Book Review: Incarnadine: Poems, by Mary Szybist
Posted on December 21, 2013
Publisher: Graywolf Press, Minneapolis 2013
My rating: 5 of 5 stars
This is so beautiful, in so many ways. Szybist is a new favourite poet of mine, now that I have just finished both this book of poems and Granted, her first published collection. These are modern contemplative pieces that are well introduced by the two quotes Sybist has included at the beginning:
The mysteries of faith are degraded if they are made into an object of affirmation and negation, when in reality they should be an object of contemplation. — Simone Weil, Gravity and Grace
Repose had again incarnadined her cheeks. — Thomas Hardy, Far From The Madding Crowd
How apt those quotes are, since in the poems, Szybist draws our rapt attention to the intersection of flesh and spirit, and the inevitable constellation of feelings born there: hope, longing, fear, dread, the breathless fluttering of hearts — the particulars depend upon who is meeting whom, of course.
The icon she has chosen as her central motif, around which the poems are wrapped smoothly as ribbons around a May pole, is the Annunciation. (The Annunciation, in brief: The angel Gabriel appears to the Virgin Mary to announce to her that she has been blessed and favoured by God to bear Jesus, the Son of God, and that this will happen through the intervention of the Holy Ghost. For the full text, see the Holy Bible, KJV, Gospel of Luke, 1:26-38.) The most beautiful and famous visual depiction of this scene is Botticelli’s Annunciation, painted in 1608 and housed at the Uffizi, a reproduction of which graces the cover of this book.
Of course, in the Bible, Mary responds demurely and graciously to Gabriel’s announcement, accepting her role as handmaiden to God. But Szybist wonders what a woman in such a position might really be thinking. What didn’t she say? That book never got written. This deeply personal response to the ineffable and mysterious, which we encounter not only in the kingdom of Heaven but also here on Earth, is Szybist’s realm of exploration, and it’s a trip worth taking with her. It is helpful to have some supplies in your backpack, including knowledge or resources about art history (European, Christian, Middle Ages through Renaissance) and the Holy Bible (KJV). There are quite a few references to both.
Szybist’s style is quiet (except when it’s not) and subtle (mostly) and funny and tender and biting, and brimming with what I can only think to call a kind of perpetual yearning, but without clumsy pity or insincere remorse. She does not venture only into the religious mystical realm, but broadens her theme to include other encounters that fill us humans with equal parts awe and trepidation, wonder and terror, and always always longing to know more and to understand better.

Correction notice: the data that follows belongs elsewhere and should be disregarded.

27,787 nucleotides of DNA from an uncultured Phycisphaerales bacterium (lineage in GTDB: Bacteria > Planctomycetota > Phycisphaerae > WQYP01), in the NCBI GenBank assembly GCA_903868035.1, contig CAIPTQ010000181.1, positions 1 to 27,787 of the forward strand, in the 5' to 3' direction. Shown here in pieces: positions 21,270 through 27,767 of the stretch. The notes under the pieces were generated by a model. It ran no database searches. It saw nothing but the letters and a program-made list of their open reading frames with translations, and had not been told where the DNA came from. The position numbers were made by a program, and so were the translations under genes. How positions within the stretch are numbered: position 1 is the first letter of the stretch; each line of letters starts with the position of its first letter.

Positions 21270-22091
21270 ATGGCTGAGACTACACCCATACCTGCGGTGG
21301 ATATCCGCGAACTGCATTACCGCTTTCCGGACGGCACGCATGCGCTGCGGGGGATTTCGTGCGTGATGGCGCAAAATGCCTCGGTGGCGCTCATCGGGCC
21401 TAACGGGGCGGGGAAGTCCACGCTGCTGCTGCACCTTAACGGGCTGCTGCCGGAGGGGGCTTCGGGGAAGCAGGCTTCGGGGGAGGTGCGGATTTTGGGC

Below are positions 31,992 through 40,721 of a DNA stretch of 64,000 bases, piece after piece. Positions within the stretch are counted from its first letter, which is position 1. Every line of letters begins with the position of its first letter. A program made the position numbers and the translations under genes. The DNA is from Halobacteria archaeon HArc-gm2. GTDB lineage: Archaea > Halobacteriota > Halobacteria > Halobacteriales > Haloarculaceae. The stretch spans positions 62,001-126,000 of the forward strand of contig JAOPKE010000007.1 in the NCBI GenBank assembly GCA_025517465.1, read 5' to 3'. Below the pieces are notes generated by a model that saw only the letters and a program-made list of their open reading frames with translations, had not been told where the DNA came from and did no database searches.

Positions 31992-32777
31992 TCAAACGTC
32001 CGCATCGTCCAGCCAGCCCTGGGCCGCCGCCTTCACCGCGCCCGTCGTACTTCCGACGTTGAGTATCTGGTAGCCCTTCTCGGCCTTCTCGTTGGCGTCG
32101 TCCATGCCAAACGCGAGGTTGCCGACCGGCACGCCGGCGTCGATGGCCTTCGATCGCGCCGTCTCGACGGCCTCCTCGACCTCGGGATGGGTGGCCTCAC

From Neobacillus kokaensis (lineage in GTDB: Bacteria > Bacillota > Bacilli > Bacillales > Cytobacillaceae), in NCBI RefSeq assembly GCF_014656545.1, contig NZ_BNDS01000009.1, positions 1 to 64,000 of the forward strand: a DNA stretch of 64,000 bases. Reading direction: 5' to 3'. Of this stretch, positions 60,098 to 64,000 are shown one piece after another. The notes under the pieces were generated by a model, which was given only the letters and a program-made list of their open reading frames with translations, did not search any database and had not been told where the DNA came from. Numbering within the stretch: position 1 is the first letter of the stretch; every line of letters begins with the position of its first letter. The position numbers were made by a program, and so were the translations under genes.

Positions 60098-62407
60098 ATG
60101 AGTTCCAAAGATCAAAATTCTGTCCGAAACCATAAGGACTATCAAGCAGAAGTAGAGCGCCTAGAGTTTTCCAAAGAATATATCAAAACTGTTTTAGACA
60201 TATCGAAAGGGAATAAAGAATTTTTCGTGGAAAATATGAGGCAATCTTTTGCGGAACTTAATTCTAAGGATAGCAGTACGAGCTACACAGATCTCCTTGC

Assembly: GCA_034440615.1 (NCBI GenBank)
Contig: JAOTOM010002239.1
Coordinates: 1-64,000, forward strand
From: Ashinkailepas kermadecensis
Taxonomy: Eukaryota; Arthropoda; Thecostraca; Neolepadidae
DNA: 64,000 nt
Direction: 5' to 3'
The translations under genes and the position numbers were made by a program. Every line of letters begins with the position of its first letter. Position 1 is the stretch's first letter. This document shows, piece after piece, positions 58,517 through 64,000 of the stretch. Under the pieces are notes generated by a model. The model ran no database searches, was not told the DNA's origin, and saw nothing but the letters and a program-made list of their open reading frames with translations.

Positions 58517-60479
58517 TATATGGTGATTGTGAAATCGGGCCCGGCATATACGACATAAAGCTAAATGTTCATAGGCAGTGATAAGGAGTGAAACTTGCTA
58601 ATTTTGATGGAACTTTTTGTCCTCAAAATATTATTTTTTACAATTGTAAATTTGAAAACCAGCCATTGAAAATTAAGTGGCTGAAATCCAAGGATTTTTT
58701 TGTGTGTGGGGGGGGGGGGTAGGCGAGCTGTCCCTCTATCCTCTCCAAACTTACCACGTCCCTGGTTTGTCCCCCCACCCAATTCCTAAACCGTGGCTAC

I love The Lushness of It, which begins:
It’s not that the octopus wouldn’t love you —
not that it wouldn’t reach for you
with each of its tapering arms.
You’d be as good as anyone, I think,
to an octopus … (p. 64)
This poem is the last in the book. I was delighted to find myself arriving here, floundering in a wild sea and aching to be embraced by its tentacles, from such a lofty starting place, where Heaven and Earth overspill each other’s bounds and angels ascend and descend with alarming regularity.
I cannot say which poems are my favourites, since I liked every poem in this collection. Anyone who reads poetry knows that this is rare. Also, like many other fine poets I read and enjoy, I am absolutely sure I missed some of the subtler and finer things she was saying. Never mind. I plan to reread and reread this one, so I will notice more as I spend more time with these poems.
Here’s a brief quote from Knocking or Nothing, which is definitely a favourite (along with Here, There Are Blueberries), despite my not having favourites:
Knock me or nothing
ring in me, shrill-gorged and shrewish.
clicking their charms and their chains and their spouts.
Let them. Let the fans whirr.
All the similar virgins must have emptied
their flimsy pockets, and I
was empty enough,
sugared and stretched on the unmown lawn,
dumb as the frost-pink tongues
of the unpruned roses.
When you put your arms around me in that moment,
when you pulled me to you and leaned
back, when you lifted me
just a few inches, when you shook me
hard then, had you ever heard
such emptiness? … (p. 62)